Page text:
Many recent privacy proposals end up being wolves in sheep’s clothing. Sometimes this is because these proposals, on inspection, actually end up being privacy harming data collections systems dressed up as complex privacy enhancing systems; sometimes it’s because systems achieve their privacy aims in ways that box out competitors, and create a false privacy-vs-competition dynamic. This panel discussion will focus on traits common to these false-privacy systems, and features to look out for when evaluating privacy proposals. We’ll focus on reoccurring false trade-offs in this space, including: data vs privacy (systems that claim to improve privacy through additional data collection) and competition vs privacy (e.g., monopolist proposed systems that would harm smaller competitors). Presenters will aim to discuss systems past, current and proposed. Finally, panellists will discuss true privacy preserving alternatives, and how online privacy can be improved without harming users or competition:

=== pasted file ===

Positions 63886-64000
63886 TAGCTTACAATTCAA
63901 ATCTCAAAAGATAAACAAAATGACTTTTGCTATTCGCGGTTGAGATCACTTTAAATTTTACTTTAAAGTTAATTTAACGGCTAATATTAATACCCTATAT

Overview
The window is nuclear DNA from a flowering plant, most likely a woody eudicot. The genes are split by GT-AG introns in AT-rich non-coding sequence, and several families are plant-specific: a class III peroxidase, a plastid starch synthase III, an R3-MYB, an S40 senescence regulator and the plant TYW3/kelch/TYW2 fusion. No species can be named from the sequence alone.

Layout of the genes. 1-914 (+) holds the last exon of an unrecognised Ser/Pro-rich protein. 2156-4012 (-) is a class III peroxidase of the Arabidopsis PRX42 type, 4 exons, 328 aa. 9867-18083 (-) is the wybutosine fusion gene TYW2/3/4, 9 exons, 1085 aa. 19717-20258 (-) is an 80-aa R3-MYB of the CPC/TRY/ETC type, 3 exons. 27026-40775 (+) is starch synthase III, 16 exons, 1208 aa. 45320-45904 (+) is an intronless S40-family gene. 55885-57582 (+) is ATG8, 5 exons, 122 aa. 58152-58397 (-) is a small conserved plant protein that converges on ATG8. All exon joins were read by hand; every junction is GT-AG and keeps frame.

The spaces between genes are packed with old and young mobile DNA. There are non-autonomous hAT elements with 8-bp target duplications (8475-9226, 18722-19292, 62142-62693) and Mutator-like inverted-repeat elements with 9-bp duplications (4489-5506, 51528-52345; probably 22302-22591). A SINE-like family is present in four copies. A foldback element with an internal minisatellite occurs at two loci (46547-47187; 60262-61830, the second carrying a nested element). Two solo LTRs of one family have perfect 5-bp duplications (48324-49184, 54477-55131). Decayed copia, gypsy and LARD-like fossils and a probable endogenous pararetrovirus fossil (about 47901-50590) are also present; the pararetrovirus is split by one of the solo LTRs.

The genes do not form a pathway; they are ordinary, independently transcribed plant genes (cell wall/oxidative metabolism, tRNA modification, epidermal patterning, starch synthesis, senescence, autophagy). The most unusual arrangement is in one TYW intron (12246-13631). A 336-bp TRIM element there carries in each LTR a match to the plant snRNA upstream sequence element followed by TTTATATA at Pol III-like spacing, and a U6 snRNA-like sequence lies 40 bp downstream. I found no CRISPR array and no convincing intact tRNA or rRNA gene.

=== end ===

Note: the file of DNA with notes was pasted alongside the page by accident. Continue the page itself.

• What are traits common to false-privacy systems and what features should be looked out for when evaluating proposals?
• What are the recurring false trade-offs in the space?
• Which systems – past, present and future – might be discussed as relevant?
• What are the true privacy preserving alternatives?